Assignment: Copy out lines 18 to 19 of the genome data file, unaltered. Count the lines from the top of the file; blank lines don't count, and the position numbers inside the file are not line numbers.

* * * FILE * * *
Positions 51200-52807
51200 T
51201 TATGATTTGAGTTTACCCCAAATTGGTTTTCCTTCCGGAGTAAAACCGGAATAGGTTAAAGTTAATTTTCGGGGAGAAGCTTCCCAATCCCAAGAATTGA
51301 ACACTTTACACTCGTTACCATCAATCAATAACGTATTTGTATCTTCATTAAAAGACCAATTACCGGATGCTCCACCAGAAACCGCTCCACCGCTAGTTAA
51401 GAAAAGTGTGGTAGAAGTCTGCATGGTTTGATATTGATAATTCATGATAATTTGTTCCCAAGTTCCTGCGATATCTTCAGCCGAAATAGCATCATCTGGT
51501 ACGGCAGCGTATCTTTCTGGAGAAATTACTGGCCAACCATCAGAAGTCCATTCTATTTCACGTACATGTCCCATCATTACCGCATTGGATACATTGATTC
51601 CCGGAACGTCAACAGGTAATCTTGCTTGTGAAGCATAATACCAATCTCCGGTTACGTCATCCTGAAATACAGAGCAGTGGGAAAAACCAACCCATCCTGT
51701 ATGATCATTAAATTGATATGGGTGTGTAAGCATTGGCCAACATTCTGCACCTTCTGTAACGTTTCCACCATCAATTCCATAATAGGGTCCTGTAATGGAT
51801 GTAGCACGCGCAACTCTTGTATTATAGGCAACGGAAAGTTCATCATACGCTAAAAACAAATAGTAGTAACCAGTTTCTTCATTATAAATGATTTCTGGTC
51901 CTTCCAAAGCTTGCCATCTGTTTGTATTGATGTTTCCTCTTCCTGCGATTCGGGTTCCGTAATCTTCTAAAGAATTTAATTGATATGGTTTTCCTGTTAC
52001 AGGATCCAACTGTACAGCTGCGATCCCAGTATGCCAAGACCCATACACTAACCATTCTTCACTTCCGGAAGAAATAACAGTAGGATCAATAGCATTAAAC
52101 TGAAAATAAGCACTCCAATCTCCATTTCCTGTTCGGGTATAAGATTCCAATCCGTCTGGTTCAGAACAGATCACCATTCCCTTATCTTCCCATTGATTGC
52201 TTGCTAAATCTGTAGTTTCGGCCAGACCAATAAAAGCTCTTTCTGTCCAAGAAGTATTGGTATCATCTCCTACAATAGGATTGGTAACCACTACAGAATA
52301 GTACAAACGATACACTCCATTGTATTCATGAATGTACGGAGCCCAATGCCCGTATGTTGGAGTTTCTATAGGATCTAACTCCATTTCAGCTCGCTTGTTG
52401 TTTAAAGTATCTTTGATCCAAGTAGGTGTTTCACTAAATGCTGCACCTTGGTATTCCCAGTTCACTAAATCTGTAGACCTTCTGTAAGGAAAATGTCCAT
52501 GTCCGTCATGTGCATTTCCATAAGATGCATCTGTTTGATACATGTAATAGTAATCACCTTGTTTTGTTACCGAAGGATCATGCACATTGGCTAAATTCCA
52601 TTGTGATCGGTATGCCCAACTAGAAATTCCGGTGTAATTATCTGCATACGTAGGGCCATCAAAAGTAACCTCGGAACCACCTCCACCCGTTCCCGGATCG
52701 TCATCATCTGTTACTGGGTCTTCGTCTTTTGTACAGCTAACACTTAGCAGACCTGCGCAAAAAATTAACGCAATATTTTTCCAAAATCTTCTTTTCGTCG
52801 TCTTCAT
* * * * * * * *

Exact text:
52701 TCATCATCTGTTACTGGGTCTTCGTCTTTTGTACAGCTAACACTTAGCAGACCTGCGCAAAAAATTAACGCAATATTTTTCCAAAATCTTCTTTTCGTCG
52801 TCTTCAT